Speaking at the Facebook Asia-Pacific (APAC) Safety Press Briefing webinar, Amber Hawkes, Head of Safety Policy for Facebook in APAC, said that Facebook will continue to mark down more child exploitation and protect vulnerable communities in the social media app.
Amber Hawkes said that Facebook designed the platform to give people control over their own experiences including control over what they share, who they share it with, the content they see, and who can contact them.
The team built in a number of additional protections to keep them safe like;
· Advertising categories for teens are more limited than for people over 18 years of age.
· New accounts belonging to minors on Facebook, are automatically defaulted to share with ‘friends’ only and their default audience options for posts do not include ‘public.’ If a minor wants to share publicly, they must go to their settings to enable the option, and we remind them about the meaning of posting publicly.
· The team keeps face recognition off for minors.
· Facebook limits who can see or search specific information teens have shared, such as contact information, school, hometown, or birthday.
· Messages sent to minors from adults who are not friends (or friends of the minor’s friends) are filtered out of the minor’s inbox.
· The team takes steps to remind minors that they should only accept friend requests from people they know.
· Location sharing is off by default for minors. When either an adult or minor turn on location sharing, the team includes a consistent indicator as a reminder that they are sharing their location.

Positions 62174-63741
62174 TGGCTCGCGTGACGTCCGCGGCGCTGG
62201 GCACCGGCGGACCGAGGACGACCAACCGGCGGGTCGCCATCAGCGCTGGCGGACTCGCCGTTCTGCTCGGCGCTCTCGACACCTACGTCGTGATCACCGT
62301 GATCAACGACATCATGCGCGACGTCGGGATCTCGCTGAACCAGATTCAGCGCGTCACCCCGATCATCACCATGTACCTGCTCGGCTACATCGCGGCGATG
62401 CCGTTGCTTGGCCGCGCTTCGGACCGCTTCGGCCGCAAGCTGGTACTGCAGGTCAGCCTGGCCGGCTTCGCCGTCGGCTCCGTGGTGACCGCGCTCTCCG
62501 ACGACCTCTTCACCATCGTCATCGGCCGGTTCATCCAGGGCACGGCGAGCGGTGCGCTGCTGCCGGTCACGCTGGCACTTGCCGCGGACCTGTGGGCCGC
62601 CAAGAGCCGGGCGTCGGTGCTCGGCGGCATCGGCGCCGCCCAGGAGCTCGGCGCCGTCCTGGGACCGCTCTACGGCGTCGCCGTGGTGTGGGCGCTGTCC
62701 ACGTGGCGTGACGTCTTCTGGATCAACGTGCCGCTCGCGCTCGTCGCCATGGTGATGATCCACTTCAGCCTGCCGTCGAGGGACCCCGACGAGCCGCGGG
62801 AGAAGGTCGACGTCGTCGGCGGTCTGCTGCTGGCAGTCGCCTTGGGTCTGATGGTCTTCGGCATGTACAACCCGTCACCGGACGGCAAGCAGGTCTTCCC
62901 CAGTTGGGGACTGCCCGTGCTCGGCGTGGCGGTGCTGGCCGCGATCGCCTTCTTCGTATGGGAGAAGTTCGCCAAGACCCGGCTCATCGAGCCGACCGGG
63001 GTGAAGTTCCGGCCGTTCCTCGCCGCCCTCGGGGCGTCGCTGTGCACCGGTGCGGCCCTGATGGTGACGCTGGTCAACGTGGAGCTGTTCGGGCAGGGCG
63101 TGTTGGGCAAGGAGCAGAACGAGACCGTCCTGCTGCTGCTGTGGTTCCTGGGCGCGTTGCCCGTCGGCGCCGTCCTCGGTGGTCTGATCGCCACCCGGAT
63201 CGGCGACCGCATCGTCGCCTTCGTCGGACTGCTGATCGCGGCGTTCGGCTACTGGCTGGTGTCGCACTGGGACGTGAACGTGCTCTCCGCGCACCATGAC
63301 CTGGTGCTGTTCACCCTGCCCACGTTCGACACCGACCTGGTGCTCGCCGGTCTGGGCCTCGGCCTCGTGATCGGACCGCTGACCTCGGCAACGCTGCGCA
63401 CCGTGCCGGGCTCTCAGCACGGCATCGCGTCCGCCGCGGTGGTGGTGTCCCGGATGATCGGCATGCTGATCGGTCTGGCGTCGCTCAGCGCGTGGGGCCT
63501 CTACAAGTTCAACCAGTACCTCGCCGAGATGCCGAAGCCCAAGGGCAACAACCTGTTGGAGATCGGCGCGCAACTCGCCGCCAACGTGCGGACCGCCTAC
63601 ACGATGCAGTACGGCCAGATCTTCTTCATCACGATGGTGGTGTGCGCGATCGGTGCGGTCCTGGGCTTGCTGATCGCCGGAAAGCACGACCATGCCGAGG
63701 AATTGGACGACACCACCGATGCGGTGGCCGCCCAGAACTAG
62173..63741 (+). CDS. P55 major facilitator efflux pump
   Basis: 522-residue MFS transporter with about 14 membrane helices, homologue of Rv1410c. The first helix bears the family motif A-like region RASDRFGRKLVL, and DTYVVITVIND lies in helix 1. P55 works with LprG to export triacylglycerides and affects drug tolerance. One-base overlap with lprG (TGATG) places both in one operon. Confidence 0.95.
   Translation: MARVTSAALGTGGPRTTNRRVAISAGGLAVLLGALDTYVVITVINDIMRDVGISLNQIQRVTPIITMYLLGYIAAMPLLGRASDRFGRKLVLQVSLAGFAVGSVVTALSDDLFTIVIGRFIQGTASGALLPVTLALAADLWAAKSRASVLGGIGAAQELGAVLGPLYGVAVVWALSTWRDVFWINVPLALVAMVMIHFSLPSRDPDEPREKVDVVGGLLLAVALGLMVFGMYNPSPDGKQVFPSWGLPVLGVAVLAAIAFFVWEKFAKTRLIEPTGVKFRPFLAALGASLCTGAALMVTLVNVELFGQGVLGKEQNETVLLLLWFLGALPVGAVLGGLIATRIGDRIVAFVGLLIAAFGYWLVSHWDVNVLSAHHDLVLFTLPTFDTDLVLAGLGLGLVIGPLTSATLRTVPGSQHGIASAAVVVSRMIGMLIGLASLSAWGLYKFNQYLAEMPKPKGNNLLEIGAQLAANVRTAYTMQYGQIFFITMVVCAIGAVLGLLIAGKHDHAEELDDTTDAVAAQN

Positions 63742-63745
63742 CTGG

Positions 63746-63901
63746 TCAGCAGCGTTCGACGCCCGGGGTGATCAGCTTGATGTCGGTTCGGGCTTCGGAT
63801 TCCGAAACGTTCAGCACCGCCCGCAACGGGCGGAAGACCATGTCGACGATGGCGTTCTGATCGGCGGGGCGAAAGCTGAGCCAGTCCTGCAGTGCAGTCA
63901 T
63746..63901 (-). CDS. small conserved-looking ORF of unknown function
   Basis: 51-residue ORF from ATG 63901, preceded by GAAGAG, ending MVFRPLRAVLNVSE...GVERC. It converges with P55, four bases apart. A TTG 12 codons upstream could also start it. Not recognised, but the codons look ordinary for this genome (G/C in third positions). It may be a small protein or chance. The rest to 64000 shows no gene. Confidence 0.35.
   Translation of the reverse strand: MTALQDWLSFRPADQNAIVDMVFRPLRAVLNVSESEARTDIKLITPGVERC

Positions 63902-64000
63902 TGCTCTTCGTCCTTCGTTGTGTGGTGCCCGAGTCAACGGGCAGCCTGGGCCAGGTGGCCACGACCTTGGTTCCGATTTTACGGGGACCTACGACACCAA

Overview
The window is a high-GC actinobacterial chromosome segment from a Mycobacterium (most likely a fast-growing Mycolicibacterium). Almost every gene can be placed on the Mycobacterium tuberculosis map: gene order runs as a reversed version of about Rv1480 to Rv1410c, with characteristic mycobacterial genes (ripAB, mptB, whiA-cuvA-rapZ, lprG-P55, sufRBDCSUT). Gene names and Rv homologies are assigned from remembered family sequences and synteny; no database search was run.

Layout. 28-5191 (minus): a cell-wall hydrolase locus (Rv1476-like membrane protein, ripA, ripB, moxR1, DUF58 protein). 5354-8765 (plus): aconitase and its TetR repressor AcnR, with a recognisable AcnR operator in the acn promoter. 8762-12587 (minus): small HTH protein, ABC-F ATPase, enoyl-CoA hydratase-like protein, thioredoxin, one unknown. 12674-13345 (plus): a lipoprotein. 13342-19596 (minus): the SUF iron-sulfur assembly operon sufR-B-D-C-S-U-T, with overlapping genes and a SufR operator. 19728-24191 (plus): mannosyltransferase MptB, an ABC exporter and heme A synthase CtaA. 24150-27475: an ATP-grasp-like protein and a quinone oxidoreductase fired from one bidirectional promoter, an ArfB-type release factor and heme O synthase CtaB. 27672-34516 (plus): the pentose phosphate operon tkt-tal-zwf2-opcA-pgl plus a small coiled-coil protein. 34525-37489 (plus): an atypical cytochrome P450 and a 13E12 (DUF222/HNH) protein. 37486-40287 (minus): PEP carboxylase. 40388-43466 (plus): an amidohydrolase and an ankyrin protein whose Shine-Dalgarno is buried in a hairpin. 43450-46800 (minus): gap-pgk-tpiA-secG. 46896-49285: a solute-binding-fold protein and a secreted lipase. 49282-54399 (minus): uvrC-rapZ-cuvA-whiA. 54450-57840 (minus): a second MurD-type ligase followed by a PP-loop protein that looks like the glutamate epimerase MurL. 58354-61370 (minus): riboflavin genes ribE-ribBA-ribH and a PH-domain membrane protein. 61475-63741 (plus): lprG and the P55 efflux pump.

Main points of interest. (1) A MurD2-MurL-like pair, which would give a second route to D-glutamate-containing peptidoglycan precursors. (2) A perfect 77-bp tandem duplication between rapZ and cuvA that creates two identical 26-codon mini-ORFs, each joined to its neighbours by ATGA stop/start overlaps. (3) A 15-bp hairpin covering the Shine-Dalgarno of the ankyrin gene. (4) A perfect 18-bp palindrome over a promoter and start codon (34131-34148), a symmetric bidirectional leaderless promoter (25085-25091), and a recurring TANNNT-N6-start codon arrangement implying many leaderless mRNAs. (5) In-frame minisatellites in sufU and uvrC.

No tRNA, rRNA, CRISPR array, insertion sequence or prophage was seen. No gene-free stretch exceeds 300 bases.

The standards provide additional protections for minors in areas such as bullying, harassment and image privacy.
Facebook also removes images or videos of a minor between 13 and 18 years old when the content is reported by the minor themselves.
The team also complies with legal guardian requests for removal of attacks on unintentionally famous minors.
“Facebook’s effort to keep people safe is especially important in places where social media can be used to spread disinformation and hate at scale and amplify existing social tensions. This is something the team are very aware of and focused on as a company.
In early 2018, the team established a dedicated, multi-disciplinary team to better understand and address the way social media is used in countries experiencing conflict. The people on this team have spent their careers studying issues like misinformation, hate speech, and polarisation,” said Hawkes.
Facebook has also worked alongside local groups for input on products, and programmes.